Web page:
Surrendering Oz by Bonnie Friedman

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We live in an age when memoirs too often resemble a magician’s act: they dazzle us with costume changes, stripping away layer after layer as we wait in vain to behold the nakedness underneath. Surrendering Oz, to our good fortune, is nothing like this.

Bonnie Friedman’s essays actually reveal her vulnerability. She does not divert attention from the difficult stories, which include an extramarital affair and her sister’s decline from multiple sclerosis. Friedman, a writer and professor at the University of North Texas, traces her life in fourteen essays. The collection begins with the author as a young, mystified girl in the Bronx, and it ends with her as an adult in Texas. We lurch back and forth along the way, pendulumlike, just like Friedman as she is growing up.

A central theme, after all, is her ambivalence. Dominating her childhood is “the sort of dubiousness that makes a student shoot her hand up in class, but then, quite slowly, lower it, and afterward trail home unsettled, head bent.” This unshakable self-doubt, familiar to so many of us, follows Friedman to adulthood and inspires her title essay, “Surrendering Oz.” She describes Dorothy from The Wizard of Oz as a kindred spirit since both escape to fantasy in their most trying moments. Hence Friedman’s quest, in life, to surrender this meek version of herself—to surrender Oz.

Friedman’s prose confirms her success, for it is anything but meek.

Consider, for example, when Friedman describes a rose bush by her house in Salem, Massachusetts: “Each bloated bloom lolled, a silken bell . . . It possessed an almost painful beauty, a loveliness that was like a high-pitched sound behind everything, issuing a demand.” In a world where trees screech with poetic fury, we understand why Friedman feels mute. Even in her most straightforward passages, she festoons her writing with images that absorb the reader in the fantasy world she can’t quite escape. She earns our empathy.

Bonnie Friedman

Bonnie Friedman

Unadorned passages retain their own beauty. Writing about young adulthood, Friedman mentions her habit of visiting bookstores to browse authors more accomplished than she was. “Envy, I discovered, is self-estrangement. It is using another person to empty you of yourself.” Friedman’s prose sparkles here—sparkles in the sense that it actually illuminates truth for the reader. Envy, we learn, allows Friedman to avoid the possibility of her own failure. Readers realize that we, too, hide behind our envy. Sometimes the truth glimmers faintly behind Friedman’s metaphors, and sometimes it is lucid like a laser beam.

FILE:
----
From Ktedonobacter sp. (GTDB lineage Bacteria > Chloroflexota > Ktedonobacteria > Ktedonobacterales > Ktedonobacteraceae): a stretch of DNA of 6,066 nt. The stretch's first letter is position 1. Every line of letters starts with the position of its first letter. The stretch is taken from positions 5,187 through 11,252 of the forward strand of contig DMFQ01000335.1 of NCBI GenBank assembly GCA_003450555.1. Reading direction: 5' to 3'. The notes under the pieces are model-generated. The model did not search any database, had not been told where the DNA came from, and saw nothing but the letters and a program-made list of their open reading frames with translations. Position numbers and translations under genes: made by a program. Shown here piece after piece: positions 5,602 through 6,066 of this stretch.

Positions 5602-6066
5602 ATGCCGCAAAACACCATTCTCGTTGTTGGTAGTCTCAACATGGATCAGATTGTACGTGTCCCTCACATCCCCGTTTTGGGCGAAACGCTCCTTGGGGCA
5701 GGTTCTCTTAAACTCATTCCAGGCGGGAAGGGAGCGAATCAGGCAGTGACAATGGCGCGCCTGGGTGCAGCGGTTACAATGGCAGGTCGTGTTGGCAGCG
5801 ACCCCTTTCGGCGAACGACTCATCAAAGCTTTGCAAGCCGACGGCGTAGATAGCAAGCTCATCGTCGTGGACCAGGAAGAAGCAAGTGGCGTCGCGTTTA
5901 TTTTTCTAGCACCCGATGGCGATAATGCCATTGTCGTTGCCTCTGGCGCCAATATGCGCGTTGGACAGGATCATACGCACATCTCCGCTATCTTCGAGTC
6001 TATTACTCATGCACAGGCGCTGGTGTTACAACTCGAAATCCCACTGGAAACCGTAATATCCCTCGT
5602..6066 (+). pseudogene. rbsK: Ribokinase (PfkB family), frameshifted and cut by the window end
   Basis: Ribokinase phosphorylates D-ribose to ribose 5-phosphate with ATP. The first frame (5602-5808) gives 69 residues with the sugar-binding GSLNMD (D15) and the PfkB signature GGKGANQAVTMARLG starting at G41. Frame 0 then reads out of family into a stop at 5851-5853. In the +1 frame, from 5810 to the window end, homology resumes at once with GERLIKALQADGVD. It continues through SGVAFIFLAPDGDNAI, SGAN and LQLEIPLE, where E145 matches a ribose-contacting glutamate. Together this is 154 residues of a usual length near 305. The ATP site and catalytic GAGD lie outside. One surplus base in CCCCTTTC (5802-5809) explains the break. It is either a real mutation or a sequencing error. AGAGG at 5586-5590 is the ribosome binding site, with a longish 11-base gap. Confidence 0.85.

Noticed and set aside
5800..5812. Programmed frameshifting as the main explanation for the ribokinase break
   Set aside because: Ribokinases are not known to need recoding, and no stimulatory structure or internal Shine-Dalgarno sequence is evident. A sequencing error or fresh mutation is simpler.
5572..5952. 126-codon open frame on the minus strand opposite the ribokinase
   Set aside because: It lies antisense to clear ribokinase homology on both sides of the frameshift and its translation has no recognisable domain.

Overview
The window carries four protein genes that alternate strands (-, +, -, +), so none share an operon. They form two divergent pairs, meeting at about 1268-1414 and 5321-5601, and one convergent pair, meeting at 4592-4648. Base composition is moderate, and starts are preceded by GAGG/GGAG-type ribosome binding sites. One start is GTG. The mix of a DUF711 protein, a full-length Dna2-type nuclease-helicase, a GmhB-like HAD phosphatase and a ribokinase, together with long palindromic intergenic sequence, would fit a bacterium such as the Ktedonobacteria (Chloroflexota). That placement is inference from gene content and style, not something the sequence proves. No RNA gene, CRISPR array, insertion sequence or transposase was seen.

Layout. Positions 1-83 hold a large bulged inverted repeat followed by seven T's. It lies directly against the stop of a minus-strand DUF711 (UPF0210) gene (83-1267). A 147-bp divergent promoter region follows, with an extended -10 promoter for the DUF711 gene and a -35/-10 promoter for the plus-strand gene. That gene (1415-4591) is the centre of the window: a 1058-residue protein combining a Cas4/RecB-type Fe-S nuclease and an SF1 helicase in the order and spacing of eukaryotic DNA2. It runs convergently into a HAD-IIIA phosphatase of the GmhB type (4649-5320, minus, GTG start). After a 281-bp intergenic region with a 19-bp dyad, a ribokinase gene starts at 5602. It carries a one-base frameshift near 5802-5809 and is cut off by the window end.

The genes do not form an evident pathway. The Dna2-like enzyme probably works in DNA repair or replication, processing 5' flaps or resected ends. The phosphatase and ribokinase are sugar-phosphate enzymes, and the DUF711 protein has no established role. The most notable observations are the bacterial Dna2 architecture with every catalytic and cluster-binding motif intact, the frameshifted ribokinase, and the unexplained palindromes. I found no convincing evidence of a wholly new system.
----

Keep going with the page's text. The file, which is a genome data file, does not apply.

These epiphanies educate us alongside Friedman until both writer and reader understand, by the end, how to grapple with self-doubt. Friedman does not feed us advice, so her writing does not feel didactic. Rather, she convincingly wanders her way to knowledge. In analyzing The Wizard of Oz, for example, her commentary ranges from the etymology of “gulch” to training bras to Luke Skywalker, all within a few pages. Friedman’s peripatetic thoughts constitute an essay in its purest form—more like Montaigne than the typical collection today—and of course this style mirrors her real-life path, with many twists in the road. In addition to her affair, there is her trip to Greece, her meetings of Co-Dependents Anonymous, her parents’ bedbugs in Riverdale.

Occasionally these detours require patience. (Friedman’s title essay, a tricky skein to unravel, sometimes lacks the emotional resonance of other sections.) But overall, they make for a fascinating read. Each of Friedman’s observations is microscopic in its precision, but her collected wisdom, prolific and sprawling among so many topics, could fill a sea. By the end of the book, there is no defining moment when Friedman becomes an adult, but we know her mind has opened. “There isn’t one right way!” writes Friedman of her life’s choices, as if she is discovering this freedom with us for the first time. “I can get where I need to go by myriad paths, myriad sentences.” Exclamation marks, a hallmark of Friedman’s writing, showcase her keen curiosity. The earnestness is refreshing when so many memoirists today bury their insights in irony.

Not that Friedman lacks humor. There is nothing as funny or heartbreaking as the inertia of self-doubt—the fear that keeps us from acting as life passes by. We witness this truth when Friedman visits her family’s graveyard and realizes that she hasn’t reserved herself a plot. She imagines missing the deadline and decaying in a distant swath along the Long Island Expressway. “Who would visit me?” she wonders. “I would be so inconvenient!”

So many of us ask variants of this same question. We glue ourselves to our anxieties when we should be acting on them. For those of us still seeking permission to act, Friedman’s book is strong encouragement.

David Weinstein is the business and circulation manager at Ploughshares and a recent fellow of the Lambda Literary Foundation. Find his writing in Slate, McSweeney’s Internet Tendency, and other publications. More from this author →